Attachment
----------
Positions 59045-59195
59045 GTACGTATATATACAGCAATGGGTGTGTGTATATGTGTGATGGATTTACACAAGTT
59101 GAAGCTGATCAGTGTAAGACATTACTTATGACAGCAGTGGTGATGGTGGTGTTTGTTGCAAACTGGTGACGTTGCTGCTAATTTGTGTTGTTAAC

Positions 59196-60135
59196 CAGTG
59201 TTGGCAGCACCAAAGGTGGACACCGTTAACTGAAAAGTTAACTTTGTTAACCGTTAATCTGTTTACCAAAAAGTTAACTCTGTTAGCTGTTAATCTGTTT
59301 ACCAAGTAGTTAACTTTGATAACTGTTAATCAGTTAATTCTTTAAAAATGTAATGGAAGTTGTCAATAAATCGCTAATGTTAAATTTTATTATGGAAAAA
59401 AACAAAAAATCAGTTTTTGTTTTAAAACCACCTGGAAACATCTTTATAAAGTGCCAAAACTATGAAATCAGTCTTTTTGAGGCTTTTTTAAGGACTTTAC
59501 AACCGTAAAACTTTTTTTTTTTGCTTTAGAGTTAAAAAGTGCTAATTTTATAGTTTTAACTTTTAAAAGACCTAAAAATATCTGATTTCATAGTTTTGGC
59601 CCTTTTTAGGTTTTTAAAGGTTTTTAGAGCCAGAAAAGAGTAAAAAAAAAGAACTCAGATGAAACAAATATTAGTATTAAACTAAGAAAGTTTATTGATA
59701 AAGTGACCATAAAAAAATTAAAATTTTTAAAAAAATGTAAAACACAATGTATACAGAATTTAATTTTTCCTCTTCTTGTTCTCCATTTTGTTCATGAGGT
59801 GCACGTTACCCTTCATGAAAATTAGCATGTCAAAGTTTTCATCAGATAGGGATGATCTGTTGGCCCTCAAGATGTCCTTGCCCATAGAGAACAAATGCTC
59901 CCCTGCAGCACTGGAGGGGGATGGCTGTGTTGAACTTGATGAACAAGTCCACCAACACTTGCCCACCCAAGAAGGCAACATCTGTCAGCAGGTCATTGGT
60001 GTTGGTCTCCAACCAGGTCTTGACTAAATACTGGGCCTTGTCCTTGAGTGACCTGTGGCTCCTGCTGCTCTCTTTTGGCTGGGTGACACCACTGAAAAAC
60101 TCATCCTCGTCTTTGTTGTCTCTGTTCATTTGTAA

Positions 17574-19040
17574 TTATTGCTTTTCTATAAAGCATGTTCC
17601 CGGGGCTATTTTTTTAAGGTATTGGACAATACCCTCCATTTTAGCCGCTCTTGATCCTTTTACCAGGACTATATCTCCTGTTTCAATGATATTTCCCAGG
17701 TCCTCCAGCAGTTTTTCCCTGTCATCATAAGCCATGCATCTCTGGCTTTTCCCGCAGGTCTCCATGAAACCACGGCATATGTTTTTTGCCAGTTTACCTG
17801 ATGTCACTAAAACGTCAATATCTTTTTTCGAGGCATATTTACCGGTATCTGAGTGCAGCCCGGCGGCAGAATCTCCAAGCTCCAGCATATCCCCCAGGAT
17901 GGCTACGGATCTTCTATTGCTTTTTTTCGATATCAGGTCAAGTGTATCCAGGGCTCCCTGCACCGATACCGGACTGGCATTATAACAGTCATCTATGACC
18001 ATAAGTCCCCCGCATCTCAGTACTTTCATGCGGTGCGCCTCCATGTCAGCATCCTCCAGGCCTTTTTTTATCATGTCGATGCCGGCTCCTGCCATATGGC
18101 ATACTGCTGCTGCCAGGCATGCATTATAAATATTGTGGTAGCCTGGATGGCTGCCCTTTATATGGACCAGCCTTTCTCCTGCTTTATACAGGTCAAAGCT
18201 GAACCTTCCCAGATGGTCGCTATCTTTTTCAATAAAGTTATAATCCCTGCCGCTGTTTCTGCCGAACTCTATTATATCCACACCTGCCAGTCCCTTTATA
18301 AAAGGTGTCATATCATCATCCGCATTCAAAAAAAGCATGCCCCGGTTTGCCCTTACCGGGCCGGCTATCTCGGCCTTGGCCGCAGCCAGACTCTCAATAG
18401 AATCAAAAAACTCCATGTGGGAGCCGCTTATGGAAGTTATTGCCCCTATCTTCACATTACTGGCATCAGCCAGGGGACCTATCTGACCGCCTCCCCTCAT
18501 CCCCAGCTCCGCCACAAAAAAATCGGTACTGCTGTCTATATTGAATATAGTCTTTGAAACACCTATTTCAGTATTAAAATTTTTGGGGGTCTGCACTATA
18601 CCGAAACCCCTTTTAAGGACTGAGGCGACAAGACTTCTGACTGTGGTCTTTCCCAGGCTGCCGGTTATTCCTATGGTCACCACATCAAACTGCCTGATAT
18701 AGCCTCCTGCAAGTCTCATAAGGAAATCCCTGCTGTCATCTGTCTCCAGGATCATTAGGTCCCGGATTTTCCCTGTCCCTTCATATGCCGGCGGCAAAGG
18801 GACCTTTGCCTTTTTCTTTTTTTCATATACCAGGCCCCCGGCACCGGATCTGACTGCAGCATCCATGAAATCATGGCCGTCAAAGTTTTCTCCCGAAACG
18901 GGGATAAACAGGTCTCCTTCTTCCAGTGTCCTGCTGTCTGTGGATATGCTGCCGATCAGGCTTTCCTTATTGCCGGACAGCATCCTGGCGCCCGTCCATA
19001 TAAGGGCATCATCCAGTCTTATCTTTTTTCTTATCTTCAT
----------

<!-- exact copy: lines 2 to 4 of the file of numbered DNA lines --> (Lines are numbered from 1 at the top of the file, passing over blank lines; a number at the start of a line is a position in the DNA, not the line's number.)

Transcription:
59045 GTACGTATATATACAGCAATGGGTGTGTGTATATGTGTGATGGATTTACACAAGTT
59101 GAAGCTGATCAGTGTAAGACATTACTTATGACAGCAGTGGTGATGGTGGTGTTTGTTGCAAACTGGTGACGTTGCTGCTAATTTGTGTTGTTAAC

Positions 59196-60135